I went to her after I had gone through a time when I was being criticized by a woman running a gossip/slander blog that has now since become private.  Every post I made, this woman found a way to turn it into something to mock… right down to attacking my husband and children.  Other women, even Christian ones I looked up to previously, jumped in on the mocking and gossip, and it was weird to see that even the supposedly Christian ones were doing this.  It lasted for a good half a year before I confronted her at her blog source, only to have the confrontation end in more pain and frustration.  Talking about it being sin with other people was labeled as “gossip.”  It was a very interesting time as I tried to figure out how to handle slander (being called a whore, slut and a bitch by a Christian man) as well as this being tailed for half the year by this Christian woman.  What was even stranger were the other Christian women who regularly commented on these posts mocking what I was writing, yet they couldn’t see they were doing anything wrong.

It’s really sad that we humans operate this way, myself totally and thoroughly included.  It’s part of our “normal” sin nature, but it’s so ugly and harmful, I surprise even myself with how easily I can give in to this temptation.  And rest assured, I’m talking about myself here, having a sin nature is not fun.  It is kind of shocking how bad we can be when we’re not actively guarding our mouths and minds and spirits.  It reminds me of Paul in Romans 7:18-22, where he wanted so badly to do good, but would sometimes find himself backsliding into the flesh behaviors that he hated in himself.

18For I know that nothing good dwells in me, that is, in my flesh; for the willing is present in me, but the doing of the good is not. 19For the good that I want, I do not do, but I practice the very evil that I do not want. 20But if I am doing the very thing I do not want, I am no longer the one doing it, but sin which dwells in me.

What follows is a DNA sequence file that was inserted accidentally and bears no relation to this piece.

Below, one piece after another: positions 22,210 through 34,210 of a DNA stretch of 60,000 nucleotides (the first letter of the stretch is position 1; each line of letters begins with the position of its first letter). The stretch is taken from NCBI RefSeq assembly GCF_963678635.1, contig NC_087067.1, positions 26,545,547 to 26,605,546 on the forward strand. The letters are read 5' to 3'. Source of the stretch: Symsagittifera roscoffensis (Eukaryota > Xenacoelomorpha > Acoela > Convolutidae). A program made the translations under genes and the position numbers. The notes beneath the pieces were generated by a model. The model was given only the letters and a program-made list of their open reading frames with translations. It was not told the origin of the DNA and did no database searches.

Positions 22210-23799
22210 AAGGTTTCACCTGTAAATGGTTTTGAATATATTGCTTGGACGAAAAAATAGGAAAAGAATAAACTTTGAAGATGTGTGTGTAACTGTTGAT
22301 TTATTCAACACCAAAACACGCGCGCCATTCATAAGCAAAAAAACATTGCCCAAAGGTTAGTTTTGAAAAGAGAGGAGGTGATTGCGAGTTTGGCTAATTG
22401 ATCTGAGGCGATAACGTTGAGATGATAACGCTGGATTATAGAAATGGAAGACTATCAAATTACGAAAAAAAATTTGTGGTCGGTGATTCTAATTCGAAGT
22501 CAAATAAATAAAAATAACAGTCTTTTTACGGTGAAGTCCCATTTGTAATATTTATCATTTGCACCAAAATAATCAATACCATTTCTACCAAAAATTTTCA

21I find then the principle that evil is present in me, the one who wants to do good. 22For I joyfully concur with the law of God in the inner man, 23but I see a different law in the members of my body, waging war against the law of my mind and making me a prisoner of the law of sin which is in my members. 24Wretched man that I am! Who will set me free from the body of this death? 25Thanks be to God through Jesus Christ our Lord! So then, on the one hand I myself with my mind am serving the law of God, but on the other, with my flesh the law of sin.

I think it’s crucial to be honest that everyone has these feelings and temptations from time to time, even a man as godly as Paul.  I believe that, ultimately, it’s how we choose to deal with the temptations that matters in the long-run.  We have to strive to be like Paul and avoid and flee temptation, repent when we do give in to sin, and then allow for enough grace for ourselves and others when or if we backslide.

Last week I was wondering why someone would focus so much energy on giving in to sinful temptations… specifically, the temptation to engage in destructive criticism about another person (aka: Gossip & Slander).  I did an experiment to try to get someone engaging in it to see what they looked like, and to understand it within myself.  I succeeded in making them understand how bad it looked, the experiment definitely worked.  Overall, it was enlightening… and scary at how once you start (even if you think you’re only going so far) it can quickly go down hill.